The Color of Debt: Racial Disparities in Anticipated Medical Student Debt in the United States
The cost of American medical education has increased substantially over the past decade. Given racial/ethnic inequalities in access to financial resources, it is plausible that increases in student debt burden resulting from these increases in cost may not be borne equally.
Objective: To evaluate racial/ethnic disparities in medical student debt. Design, Setting, and Participants: Authors collected self-reported data from a non-representative sample of 2414 medical students enrolled at 111/159 accredited US medical schools between December 1st 2010 and March 27th 2011. After weighting for representativeness by race and class year and calculating crude anticipated debt by racial/ethnic category, authors fit multivariable regression models of debt by race/ethnicity adjusted for potential confounders. Main Outcome Measures: Anticipated educational debt upon graduation greater than $150,000. Results: 62.1% of medical students anticipated debt in excess of $150,000 upon graduation. The proportion of Blacks, Whites, Hispanics, and Asians reporting anticipated educational debt in excess of $150,000 was 77.3%, 65.1%, 57.2% and 50.2%, respectively. Both Black and White medical students demonstrated a significantly higher likelihood of anticipated debt in excess of $150,000 when compared to Asians [Blacks (OR = 2.7, 1.3–5.6), Whites (OR = 1.7, 1.3–2.2)] in adjusted models. Conclusion: Black medical students had significantly higher anticipated debt than Asian students. This finding has implications for understanding differential enrollment among minority groups in US medical schools.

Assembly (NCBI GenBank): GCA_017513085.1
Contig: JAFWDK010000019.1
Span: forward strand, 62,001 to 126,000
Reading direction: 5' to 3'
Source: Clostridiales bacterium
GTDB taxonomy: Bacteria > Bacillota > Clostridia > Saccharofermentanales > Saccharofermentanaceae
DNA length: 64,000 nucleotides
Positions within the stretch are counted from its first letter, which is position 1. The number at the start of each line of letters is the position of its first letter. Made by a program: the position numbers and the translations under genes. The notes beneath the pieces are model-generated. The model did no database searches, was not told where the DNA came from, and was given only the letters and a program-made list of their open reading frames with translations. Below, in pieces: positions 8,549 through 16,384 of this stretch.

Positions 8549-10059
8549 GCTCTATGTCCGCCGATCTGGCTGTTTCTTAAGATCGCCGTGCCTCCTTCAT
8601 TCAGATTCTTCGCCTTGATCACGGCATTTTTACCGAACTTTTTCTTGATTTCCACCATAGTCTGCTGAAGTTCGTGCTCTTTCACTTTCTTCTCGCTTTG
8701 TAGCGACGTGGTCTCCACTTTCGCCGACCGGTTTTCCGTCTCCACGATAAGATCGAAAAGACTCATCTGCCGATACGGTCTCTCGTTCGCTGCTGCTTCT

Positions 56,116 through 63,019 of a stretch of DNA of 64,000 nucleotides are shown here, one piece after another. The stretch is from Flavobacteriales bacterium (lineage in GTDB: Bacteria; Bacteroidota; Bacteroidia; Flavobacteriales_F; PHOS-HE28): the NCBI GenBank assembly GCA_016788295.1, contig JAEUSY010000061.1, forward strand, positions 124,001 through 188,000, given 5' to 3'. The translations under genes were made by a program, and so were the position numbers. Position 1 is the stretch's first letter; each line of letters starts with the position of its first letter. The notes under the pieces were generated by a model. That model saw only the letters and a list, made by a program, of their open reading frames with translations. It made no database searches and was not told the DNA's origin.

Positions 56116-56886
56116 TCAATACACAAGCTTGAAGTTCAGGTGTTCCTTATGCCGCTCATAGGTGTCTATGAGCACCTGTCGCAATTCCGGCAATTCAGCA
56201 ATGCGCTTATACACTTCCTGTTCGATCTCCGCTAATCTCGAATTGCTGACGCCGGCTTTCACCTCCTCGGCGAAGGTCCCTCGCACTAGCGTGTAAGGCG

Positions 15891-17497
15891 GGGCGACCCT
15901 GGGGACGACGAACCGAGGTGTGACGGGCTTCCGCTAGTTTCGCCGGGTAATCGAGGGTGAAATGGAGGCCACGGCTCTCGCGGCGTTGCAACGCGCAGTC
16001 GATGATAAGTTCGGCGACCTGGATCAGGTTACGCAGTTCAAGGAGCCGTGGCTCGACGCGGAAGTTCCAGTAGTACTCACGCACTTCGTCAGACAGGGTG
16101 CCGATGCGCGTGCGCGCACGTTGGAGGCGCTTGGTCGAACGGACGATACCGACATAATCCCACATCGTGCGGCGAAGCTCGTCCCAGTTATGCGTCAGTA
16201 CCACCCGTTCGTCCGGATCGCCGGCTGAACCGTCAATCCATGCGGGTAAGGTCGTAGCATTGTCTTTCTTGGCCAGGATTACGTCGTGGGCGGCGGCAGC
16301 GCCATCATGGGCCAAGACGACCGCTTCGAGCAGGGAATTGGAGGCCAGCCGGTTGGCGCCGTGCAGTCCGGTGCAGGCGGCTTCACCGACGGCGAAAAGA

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- February 17, 2014